1/23/08 San Antonio Current 6
You can stop patting yourselves on the back, you
well-meaning white MLK marchers. Texas State University professor
Barbara Trepagnier wants to dig into your psyche and talk about the
subtle ways you aid and abet racism without even realizing it. But
don't worry, she's not a finger-pointer. The disarming sociologist
was quick to tell the Current that her new book, Silent Racism,
published this month by Paradigm, was inspired by a personal faux
Right now, with everything going on with the Minutemen and the
American Freedom Riders here In San Antonio, it seems like maybe an
odd time to be looking at white liberals...
[Laughs.] You know, even the election right now, the primaries, it's
sort of like, it's not exactly what I'm talking about.
Tell me what you are talking about.
Well, what I'm talking about is a very subtle form of racism that we
the people that are perpetuating it don't even see. Now, I'm a white
person, I'm a liberal, I'm well-meaning, and yet I know of times
when I've said things that I later discovered were racist, and I
didn't know it at the time, I was totally unaware.
Can you give me an example?
Yes, I'll give you the example from my own life. My students love to
hear me confess. I was living in Santa Barbara California when the
Rodney King verdict - it wasn't his trial, but the white officers
that beat up Rodney King, they were on trial and they were found not
guilty of that beating ... Well I had a black acquaintance and we
were in an organization together and I needed to call her about
something unrelated to the Rodney King thing and to the riots that
started after the verdict. But while we were on the phone, in my
Southern way, I said, Oh, Raylene I'm so sorry about what's going on
in L.A. As if it had been a tragedy in her family but not mine. I
was really being what I thought of as a sympathetic and nice person.
Now she didn't say anything, and very often people of color don't
interrupt the racism that comes at them. For one thing it's very
subtle and it's often not intended.
I think you mention [In your book] that there's a phenomenon of
people who consider themselves not racist, but then will avoid
socializing to some extent with people of color Just because they're
afraid of coming across as racist.
Yeah, I did find that people who are really disconnected, but who
are afraid that they might say something racist, really avoid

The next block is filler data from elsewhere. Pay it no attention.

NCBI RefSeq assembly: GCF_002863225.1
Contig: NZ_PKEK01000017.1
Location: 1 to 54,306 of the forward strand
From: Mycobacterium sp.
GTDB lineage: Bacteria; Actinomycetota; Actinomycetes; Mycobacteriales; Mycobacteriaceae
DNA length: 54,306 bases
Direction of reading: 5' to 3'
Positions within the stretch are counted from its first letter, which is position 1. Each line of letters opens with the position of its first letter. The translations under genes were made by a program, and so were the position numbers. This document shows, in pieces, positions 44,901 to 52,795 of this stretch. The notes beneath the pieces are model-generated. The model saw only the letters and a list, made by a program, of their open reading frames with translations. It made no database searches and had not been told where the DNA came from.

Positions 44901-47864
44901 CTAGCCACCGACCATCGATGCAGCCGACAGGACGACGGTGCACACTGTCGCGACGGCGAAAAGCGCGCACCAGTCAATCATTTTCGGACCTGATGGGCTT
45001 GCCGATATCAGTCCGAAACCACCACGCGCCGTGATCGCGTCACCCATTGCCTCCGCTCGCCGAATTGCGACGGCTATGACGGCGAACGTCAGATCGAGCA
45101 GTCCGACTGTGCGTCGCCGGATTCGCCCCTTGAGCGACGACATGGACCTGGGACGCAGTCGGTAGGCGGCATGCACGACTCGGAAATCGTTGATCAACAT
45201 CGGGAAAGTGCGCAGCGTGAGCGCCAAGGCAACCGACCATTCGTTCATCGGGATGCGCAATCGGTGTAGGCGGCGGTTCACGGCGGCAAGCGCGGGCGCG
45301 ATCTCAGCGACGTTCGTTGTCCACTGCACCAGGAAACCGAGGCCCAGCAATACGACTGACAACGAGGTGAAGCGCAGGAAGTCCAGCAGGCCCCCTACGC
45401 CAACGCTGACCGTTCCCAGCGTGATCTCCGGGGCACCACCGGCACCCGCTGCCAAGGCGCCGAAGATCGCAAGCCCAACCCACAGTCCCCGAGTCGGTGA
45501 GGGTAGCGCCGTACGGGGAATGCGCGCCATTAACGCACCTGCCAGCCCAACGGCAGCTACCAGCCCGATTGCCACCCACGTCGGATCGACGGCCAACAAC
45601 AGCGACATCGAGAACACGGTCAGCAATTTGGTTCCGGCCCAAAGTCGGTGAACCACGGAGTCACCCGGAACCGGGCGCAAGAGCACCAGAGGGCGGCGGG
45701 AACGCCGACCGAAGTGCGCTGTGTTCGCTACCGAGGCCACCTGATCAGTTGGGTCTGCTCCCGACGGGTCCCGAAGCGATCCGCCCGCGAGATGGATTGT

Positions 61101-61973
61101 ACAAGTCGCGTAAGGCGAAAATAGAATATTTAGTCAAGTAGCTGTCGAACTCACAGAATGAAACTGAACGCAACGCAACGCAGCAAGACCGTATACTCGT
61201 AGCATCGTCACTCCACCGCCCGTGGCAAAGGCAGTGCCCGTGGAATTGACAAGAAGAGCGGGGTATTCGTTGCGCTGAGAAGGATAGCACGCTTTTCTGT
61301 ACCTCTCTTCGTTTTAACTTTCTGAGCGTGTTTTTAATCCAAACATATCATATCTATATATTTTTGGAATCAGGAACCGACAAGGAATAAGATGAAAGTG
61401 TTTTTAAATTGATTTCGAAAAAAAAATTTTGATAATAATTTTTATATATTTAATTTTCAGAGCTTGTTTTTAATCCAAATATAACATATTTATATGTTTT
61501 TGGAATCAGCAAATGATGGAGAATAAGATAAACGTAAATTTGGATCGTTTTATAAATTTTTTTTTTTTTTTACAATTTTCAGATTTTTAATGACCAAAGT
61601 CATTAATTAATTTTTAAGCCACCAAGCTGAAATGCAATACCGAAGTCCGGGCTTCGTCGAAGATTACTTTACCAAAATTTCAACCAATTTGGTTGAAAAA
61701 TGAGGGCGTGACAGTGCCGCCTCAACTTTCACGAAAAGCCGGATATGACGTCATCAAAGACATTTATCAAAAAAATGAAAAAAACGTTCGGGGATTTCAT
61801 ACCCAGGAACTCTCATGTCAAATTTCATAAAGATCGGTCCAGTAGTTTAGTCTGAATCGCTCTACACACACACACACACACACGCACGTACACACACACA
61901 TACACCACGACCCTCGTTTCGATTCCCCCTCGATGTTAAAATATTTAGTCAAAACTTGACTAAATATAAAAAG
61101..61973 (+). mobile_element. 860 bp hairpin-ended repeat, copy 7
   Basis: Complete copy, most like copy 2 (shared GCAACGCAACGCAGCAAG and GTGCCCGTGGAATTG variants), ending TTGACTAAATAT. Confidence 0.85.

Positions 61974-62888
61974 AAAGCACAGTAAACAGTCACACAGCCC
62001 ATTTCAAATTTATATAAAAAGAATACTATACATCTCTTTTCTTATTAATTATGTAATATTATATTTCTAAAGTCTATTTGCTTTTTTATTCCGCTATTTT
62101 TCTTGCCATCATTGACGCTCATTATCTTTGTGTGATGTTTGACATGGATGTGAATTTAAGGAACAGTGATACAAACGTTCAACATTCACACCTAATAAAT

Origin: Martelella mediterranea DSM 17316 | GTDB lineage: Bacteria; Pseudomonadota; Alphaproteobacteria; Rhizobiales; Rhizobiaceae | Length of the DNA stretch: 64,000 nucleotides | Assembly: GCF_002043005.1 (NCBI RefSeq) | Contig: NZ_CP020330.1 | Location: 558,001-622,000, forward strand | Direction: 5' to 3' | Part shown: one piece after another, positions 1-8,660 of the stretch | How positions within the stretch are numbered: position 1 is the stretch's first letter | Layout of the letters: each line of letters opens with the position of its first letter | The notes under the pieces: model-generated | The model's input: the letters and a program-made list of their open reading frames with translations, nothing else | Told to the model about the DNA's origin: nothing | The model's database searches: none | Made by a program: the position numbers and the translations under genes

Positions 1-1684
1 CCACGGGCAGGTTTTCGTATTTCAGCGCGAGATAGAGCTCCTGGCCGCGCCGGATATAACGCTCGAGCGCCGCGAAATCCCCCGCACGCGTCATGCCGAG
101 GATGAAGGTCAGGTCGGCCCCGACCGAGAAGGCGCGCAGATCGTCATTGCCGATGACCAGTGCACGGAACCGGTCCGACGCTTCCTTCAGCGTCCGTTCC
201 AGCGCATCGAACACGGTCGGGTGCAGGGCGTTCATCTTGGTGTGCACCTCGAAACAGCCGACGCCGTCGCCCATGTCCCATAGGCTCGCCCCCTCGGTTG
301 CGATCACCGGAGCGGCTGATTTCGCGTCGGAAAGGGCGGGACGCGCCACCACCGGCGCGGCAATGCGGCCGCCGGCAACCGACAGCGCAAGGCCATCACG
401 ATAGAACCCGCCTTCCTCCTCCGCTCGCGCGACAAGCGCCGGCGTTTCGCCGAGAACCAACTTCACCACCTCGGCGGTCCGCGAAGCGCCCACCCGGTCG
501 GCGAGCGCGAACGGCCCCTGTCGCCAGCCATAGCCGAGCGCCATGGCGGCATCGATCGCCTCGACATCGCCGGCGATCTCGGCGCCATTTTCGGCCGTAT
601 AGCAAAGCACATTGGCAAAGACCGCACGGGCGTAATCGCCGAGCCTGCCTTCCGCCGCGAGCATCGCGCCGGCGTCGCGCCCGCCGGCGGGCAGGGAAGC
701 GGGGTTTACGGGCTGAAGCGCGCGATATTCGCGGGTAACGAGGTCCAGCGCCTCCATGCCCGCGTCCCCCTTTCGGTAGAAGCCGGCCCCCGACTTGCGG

talking about race, and this is one thing nationally that I can see:
We're scared to death to have a conversation about race. Do you
remember Bill Bradley? He ran for president [in 2000]. Bill Bradley
was a basketball player and he ended up in the United States Senate,
he was a white guy, and his friends were black because he was a
basketball player and it's like almost everybody on the team was
black except for him. And he got to know a lot of African-Americans
really well, and when he was running in the primaries he used to
say, "When was the last time you had a conversation about race with
someone from a different race?" And almost all of us don't do that.
We leave it to the comedians and the movies.
Right, the people that are more courageous than we are, and that's
why they have such an audience, I think
If we take the notion of racism and distill it down to creating "the
other" and separating -that's your problem, that's not my problem-do
not all people practice racism at some level?
Yes, they do, but - this is so hard to explain because I'm a
sociologist and sociologists get into this thing about power in
society. It's like because white people dominate most of the
positions of power - not all of them, certainly, and this argument
will not work at all after Obama may become our president - but so
far positions of power, where decisions are made, those positions
are held to a large extent by whites and not blacks, and so when the
decisions are made and they're based on faulty assumptions, that's
what we call racism. It's a systemic phenomenon rather than an
individual prejudice. So when we say something like, well, can't
anyone be racist? Sociologists like to say, well, anyone can hate
another person, can be prejudiced, that's an individual matter. But
when you live in a society that itself produces negative effects for
people of color and you're part of that dominant group, then your
prejudice, your ideas, mean more than somebody who's in a
subordinate group, and [the sociologists] have an idea it's not
going hurt white poeple as much.